Since the introduction of solid phase peptide synthesis (SPPS) by Merrifield in 1963 (3), the technique has been used in the production of many peptides in small and large quantities. The first stage of the technique consists of peptide chain assembly with protected amino acid derivatives on a polymeric support. The second stage of the technique is the cleavage of the peptide from the resin support with the concurrent cleavage of all side chain protecting groups to give the crude free peptide.
Sometimes, strategy is chosen that cleaves side chain protecting groups prior to or after the removal of the peptide from the solid support. The third stage of the process is purification of the crude cleaved product. In Merrifield's first report, he employed a beaded form (200 to 400 mesh) of a nitrated chloromethylated divinylbenzene-styrene co-polymer as a solid phase support and N-carbobenzyloxy (Z) groups for alpha-amino acid protection. Z groups were removed with 10 % hydrogen bromide in acetic acid, and the peptide was cleaved from the support by saponification.
In subsequent reports by Merrifield and others following his approach,2-5 divinylbenzene-styrene co-polymers were used that were chemically stable to chain assembly but labile to anhydrous mineral acid cleavage conditions. He employed for amino protection the N-t-butyloxycarbonyl (Boc) group and benzyl ester or ether protection for aspartic and glutamic acids or for serine and threonine. This approach is commonly termed Boc / benzyl chemistry as opposed to the Sheppard approach. Sheppard's modifications employed 9-fluorenylmethyloxycarbonyl (FMOC) amino acid derivatives and peptide to support linkages cleavable with relatively mild acid reagents (trifluoroacetic acid) for peptide cleavage. The cleavage method that has predominated Boc / benzyl chemistry since introduction by Sakakibara in 1965 (6) employs anhydrous liquid hydrogen fluoride (HF) as a cleavage reagent. The HF cleavage method is difficult for the large scale manufacture of peptides because of the hazardous nature of HF.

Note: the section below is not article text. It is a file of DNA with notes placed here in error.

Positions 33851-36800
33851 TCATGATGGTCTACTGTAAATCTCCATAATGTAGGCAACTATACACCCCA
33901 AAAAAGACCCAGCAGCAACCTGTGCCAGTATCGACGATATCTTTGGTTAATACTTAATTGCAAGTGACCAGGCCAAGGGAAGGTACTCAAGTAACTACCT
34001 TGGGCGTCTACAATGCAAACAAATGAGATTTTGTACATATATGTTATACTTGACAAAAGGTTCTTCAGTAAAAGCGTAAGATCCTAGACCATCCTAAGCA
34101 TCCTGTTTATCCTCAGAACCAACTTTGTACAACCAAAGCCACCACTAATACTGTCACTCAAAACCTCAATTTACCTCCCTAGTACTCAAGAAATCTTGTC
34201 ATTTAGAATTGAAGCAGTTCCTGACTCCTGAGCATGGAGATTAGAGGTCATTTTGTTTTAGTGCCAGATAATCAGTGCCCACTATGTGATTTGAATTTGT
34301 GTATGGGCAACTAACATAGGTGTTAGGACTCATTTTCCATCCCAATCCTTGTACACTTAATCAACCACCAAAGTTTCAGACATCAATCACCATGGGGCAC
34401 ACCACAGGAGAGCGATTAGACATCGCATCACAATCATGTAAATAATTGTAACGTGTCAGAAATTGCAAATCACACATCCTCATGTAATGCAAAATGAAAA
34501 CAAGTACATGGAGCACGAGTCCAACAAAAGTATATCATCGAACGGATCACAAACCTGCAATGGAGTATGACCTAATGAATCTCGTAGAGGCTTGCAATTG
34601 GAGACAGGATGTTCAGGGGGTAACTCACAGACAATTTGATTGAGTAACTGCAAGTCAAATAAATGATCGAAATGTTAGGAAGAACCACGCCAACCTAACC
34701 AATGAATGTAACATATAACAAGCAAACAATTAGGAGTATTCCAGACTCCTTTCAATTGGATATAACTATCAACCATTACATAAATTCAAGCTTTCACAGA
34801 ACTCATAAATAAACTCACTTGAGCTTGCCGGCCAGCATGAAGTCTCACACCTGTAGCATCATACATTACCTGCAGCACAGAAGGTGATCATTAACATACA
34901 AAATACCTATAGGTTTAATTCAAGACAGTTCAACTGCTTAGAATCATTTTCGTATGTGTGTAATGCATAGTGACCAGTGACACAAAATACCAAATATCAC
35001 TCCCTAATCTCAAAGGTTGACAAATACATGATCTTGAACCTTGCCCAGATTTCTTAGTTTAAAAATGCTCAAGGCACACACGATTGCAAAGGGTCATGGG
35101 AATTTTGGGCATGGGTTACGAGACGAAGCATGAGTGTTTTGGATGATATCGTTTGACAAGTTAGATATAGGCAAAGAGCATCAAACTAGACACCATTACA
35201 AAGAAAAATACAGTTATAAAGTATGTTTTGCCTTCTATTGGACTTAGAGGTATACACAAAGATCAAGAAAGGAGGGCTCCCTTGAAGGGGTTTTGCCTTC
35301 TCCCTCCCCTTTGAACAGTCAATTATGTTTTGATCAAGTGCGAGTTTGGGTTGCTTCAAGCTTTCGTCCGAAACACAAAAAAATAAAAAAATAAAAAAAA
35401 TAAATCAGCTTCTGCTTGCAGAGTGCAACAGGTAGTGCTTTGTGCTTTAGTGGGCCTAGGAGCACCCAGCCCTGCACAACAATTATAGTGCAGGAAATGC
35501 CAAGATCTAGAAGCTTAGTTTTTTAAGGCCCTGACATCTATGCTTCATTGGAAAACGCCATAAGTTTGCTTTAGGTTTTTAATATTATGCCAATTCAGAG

The need to develop a process for the manufacture thymosin a1 as a therapeutic agent prompted a review of literature for a cleavage strategy for SPPS technology. This review revealed a recent report by H. Yajima and co-workers (5) on the use of hard acid cleavage reagents. This report discussed the use of trifluoromethanesulfonic acid (TFMSA), its trimethylsilyl ester (TMSOTF) and bromotrimethylsilane (TMSBr) with thioanisole as a cation acceptor in trifluoroacetic acid (TFA) solution.
After a careful review of this report, we decided to investigate
the work with TMSBr because it appeared that this reagent was
well suited for the thymosin alpha 1 peptide resin and of these
three reagents TMSBr was reported to give the least rearrangement
product of aspartic acid to the isomeric beta-derivative. This
is an important consideration for thymosin alpha1 synthesis since
it contains three aspartic acid residues as well as a carboxyl
terminal asparagine residue. We have extended this cleavage procedure
to PAM resins and shown the usefulness of the cheaper trimethyl
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